LONDON -- The Earth's oceans may be acidifying faster than at any point during the past 300 million years due to industrial emissions, endangering marine life from oysters and reefs to seagoing salmon, researchers said.
The scientists found surging levels of carbon dioxide in the atmosphere forced down the pH of the ocean by 0.1 unit in the past century, 10 times faster than the closest historical comparison from 56 million years ago, New York's Columbia University, which led the research, said Thursday. The seas absorb CO2 from the atmosphere, forming carbonic acid. The lower the pH level in the seas, the more acidic they are.
Past instances of ocean acidification have been linked with mass extinctions of marine creatures so the current one could also threaten important species, according to Baerbel Hoenisch, the paleoceanographer at Columbia who was lead author of the paper in the journal Science.
"If industrial carbon emissions continue at the current pace, we may lose organisms we care about -- coral reefs, oysters, salmon," Hoenisch said.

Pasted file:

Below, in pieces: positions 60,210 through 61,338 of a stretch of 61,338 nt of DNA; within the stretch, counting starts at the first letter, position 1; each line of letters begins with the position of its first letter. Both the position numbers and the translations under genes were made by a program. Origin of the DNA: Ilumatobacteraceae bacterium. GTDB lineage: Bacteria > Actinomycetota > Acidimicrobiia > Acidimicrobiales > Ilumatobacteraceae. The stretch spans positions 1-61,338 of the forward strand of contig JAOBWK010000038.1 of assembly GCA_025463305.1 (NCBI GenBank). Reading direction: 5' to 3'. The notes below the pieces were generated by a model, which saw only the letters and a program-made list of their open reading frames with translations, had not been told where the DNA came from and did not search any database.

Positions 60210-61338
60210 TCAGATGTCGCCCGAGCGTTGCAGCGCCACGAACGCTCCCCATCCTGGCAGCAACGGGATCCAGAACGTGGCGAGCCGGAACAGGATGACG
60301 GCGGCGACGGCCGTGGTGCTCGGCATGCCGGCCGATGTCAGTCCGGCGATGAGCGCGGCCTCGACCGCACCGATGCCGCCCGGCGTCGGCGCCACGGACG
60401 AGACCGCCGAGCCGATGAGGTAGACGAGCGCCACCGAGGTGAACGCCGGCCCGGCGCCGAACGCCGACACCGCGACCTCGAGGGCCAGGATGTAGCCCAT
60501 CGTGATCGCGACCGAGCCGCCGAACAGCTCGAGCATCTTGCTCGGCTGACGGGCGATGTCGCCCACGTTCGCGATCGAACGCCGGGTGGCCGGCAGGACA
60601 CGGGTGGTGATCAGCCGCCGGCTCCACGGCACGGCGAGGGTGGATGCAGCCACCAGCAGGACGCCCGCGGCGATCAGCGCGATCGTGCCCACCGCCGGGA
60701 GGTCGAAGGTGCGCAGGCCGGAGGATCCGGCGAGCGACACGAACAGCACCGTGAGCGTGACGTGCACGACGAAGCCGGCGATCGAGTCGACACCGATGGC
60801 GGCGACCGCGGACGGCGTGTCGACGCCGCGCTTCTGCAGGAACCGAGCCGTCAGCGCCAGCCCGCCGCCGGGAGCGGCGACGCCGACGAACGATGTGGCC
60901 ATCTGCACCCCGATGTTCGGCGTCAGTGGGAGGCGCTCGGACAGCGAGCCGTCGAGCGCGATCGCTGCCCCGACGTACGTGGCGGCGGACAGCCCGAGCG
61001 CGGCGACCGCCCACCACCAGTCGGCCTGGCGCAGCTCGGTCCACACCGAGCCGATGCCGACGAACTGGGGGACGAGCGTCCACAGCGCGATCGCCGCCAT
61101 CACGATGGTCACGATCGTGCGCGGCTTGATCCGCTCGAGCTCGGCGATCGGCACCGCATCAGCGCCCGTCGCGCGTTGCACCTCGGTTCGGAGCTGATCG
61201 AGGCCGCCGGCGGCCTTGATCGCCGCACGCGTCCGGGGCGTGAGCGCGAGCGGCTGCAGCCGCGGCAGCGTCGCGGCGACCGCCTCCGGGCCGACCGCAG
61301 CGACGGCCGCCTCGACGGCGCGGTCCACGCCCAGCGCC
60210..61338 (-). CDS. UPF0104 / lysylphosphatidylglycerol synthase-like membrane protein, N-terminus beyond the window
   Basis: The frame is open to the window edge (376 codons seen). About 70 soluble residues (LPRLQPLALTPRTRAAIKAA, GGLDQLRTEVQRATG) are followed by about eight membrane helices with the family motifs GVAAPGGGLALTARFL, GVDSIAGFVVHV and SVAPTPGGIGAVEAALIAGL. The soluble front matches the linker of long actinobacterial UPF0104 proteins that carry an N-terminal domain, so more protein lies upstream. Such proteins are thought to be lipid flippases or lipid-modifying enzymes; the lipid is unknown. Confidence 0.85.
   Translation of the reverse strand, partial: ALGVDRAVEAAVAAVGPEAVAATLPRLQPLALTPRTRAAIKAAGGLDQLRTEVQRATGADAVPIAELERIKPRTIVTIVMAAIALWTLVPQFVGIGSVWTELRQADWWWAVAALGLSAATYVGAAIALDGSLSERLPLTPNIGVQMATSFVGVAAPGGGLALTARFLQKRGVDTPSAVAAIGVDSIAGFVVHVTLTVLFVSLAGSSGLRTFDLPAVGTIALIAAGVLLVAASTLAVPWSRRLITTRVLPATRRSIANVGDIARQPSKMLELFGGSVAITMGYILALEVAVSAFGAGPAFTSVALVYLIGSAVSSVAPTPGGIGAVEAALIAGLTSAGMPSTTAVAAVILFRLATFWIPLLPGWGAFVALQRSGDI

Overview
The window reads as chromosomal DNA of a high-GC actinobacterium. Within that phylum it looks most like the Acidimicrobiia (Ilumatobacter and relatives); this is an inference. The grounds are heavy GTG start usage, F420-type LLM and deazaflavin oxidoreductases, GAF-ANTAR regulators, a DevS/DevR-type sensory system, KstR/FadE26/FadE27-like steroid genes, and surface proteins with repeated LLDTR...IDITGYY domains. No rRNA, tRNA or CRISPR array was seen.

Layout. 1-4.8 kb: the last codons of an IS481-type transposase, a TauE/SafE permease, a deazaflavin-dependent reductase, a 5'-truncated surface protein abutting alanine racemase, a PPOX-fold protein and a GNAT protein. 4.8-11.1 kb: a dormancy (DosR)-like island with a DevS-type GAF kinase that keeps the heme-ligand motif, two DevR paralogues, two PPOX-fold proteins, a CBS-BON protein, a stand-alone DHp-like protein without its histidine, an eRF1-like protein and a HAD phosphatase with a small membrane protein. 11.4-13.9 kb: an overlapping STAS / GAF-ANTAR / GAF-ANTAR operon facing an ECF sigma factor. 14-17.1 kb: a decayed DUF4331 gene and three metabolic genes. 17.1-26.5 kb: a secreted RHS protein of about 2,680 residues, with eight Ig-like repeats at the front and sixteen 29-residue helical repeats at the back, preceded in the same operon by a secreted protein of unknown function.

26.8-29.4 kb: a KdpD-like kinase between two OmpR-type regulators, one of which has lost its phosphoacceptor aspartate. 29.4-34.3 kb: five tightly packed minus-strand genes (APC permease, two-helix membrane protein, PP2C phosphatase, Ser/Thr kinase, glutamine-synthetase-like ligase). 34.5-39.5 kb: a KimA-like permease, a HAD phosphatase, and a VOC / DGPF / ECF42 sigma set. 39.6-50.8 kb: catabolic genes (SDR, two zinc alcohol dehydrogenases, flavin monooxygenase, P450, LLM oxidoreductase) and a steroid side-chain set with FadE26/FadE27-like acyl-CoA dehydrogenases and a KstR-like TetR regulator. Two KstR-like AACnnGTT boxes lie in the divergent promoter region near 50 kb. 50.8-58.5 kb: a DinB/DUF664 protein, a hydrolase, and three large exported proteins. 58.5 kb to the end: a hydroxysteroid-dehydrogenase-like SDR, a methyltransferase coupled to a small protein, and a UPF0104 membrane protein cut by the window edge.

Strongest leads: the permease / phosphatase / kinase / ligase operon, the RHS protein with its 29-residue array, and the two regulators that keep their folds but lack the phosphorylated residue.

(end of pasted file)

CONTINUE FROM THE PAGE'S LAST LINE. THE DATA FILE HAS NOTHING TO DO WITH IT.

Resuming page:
The United Nation's Intergovernmental Panel on Climate Change has said ocean pH may fall 0.3 units this century, according to Columbia. The closest change to the current pace occurred during the Paleocene-Eocene Thermal Maximum about 56 million years ago, when a doubling of the atmospheric concentration of carbon dioxide may have pushed pH levels down by 0.45 units over 20,000 years, according to the researchers.
Then, fossil records indicate as many as half of all species of seabed-dwelling single-celled creatures called benthic foraminifers became extinct, suggesting species higher up the food chain may also have died out, they said.
The scientists used fossil records including the preservation of calcium carbonate in ocean sediments and the concentrations of various elements to reconstruct past ocean conditions. Two other mass extinctions about 200 million years and 252 million years ago may also be linked to acidification, though there's less fossil evidence, according to the study.
"Although similarities exist, no past event perfectly parallels future projections in terms of disrupting the balance of ocean carbonate chemistry -- a consequence of the unprecedented rapidity of CO2 release currently taking place," the researchers wrote.
Researchers based in the United States, Britain, Netherlands, Germany and Spain contributed to the study, which was funded by the U.S. National Science Foundation.